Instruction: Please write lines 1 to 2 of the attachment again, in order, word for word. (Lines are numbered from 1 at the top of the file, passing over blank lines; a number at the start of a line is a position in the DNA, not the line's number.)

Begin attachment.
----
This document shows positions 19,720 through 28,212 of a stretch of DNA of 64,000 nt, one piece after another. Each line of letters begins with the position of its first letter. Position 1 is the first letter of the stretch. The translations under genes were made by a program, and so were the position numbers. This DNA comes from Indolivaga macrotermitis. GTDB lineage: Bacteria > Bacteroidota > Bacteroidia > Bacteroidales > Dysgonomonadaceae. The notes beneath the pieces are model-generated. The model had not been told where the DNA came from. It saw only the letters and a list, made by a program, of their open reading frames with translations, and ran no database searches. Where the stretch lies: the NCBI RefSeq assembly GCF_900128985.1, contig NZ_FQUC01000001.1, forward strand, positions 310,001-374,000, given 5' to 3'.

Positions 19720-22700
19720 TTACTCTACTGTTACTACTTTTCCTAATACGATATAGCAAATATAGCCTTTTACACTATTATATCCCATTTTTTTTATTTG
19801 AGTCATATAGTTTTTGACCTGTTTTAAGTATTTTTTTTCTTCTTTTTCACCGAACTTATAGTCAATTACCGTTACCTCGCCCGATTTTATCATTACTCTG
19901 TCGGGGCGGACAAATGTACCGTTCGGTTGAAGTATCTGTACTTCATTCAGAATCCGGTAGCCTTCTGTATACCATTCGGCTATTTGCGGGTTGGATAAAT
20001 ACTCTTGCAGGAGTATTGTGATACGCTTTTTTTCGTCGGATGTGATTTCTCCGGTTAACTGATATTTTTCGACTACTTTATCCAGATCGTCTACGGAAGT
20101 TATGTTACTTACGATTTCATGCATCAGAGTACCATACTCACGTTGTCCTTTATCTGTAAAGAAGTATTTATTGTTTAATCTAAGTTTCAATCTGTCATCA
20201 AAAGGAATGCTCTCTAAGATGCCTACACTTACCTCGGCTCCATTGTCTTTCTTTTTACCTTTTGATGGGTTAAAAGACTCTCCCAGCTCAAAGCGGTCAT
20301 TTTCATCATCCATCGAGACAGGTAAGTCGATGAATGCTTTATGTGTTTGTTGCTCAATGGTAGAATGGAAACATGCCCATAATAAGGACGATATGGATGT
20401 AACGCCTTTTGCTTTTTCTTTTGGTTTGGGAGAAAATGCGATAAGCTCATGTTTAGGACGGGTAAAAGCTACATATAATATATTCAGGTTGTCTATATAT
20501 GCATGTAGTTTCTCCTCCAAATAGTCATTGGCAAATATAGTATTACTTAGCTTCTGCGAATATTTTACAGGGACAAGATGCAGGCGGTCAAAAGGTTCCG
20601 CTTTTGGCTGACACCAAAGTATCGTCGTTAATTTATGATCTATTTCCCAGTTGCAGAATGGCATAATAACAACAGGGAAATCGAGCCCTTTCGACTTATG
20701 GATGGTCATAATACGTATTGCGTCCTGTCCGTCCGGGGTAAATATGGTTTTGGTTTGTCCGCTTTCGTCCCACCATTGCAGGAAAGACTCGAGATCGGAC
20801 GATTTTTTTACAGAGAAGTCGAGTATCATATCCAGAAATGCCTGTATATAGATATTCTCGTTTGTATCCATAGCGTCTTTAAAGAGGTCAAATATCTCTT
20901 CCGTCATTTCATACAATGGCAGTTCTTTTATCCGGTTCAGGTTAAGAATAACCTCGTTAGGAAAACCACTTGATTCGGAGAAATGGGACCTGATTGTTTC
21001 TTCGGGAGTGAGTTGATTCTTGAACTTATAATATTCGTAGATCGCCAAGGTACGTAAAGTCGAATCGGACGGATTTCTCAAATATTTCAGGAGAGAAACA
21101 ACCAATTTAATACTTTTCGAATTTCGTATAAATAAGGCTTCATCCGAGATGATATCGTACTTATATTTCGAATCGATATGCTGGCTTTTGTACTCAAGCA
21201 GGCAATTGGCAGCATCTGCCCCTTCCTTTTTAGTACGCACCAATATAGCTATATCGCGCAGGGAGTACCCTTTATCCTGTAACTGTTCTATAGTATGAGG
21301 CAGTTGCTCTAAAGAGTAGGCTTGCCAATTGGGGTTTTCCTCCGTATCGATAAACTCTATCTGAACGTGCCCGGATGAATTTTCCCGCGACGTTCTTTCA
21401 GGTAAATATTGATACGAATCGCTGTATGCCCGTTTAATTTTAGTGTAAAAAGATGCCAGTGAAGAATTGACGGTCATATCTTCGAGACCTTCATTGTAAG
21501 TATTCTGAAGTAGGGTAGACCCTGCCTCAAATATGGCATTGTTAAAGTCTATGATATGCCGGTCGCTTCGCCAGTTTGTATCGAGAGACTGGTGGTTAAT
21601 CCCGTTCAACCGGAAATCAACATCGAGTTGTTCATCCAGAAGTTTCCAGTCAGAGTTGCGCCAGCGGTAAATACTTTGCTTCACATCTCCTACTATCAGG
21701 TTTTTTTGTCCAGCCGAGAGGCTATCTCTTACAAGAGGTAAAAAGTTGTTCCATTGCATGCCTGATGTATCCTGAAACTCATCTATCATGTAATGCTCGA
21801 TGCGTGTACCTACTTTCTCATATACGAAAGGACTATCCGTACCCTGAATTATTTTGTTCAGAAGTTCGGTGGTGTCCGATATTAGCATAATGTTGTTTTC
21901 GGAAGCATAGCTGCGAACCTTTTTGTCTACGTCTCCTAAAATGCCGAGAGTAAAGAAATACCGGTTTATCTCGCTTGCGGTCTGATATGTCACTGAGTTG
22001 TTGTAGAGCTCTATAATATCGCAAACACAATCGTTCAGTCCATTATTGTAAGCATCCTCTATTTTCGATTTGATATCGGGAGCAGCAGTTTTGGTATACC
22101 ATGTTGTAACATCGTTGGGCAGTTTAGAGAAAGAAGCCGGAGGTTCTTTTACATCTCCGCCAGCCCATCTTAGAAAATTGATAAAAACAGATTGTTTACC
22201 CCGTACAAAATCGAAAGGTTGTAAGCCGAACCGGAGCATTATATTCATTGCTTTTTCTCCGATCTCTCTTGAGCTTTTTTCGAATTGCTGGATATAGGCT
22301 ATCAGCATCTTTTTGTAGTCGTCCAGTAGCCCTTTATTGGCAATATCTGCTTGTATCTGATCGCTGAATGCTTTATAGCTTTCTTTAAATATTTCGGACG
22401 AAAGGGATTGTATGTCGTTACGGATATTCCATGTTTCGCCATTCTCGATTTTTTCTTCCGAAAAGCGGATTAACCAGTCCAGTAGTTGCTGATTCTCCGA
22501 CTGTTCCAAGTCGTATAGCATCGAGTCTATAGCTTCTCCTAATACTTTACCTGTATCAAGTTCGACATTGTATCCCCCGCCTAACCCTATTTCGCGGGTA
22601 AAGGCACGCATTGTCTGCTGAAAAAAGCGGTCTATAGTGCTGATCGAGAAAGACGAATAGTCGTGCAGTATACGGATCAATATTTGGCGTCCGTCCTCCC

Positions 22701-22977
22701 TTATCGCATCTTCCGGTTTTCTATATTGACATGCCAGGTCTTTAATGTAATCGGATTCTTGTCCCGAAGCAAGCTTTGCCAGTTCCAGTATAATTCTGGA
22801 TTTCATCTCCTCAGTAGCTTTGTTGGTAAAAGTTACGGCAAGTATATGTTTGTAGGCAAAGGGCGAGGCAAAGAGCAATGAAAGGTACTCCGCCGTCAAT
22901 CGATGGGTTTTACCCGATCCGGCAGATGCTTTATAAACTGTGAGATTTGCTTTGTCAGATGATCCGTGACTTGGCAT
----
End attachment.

This document shows positions 19,720 through 28,212 of a stretch of DNA of 64,000 nt, one piece after another. Each line of letters begins with the position of its first letter. Position 1 is the first letter of the stretch. The translations under genes were made by a program, and so were the position numbers. This DNA comes from Indolivaga macrotermitis. GTDB lineage: Bacteria > Bacteroidota > Bacteroidia > Bacteroidales > Dysgonomonadaceae. The notes beneath the pieces are model-generated. The model had not been told where the DNA came from. It saw only the letters and a list, made by a program, of their open reading frames with translations, and ran no database searches. Where the stretch lies: the NCBI RefSeq assembly GCF_900128985.1, contig NZ_FQUC01000001.1, forward strand, positions 310,001-374,000, given 5' to 3'.

Positions 19720-22700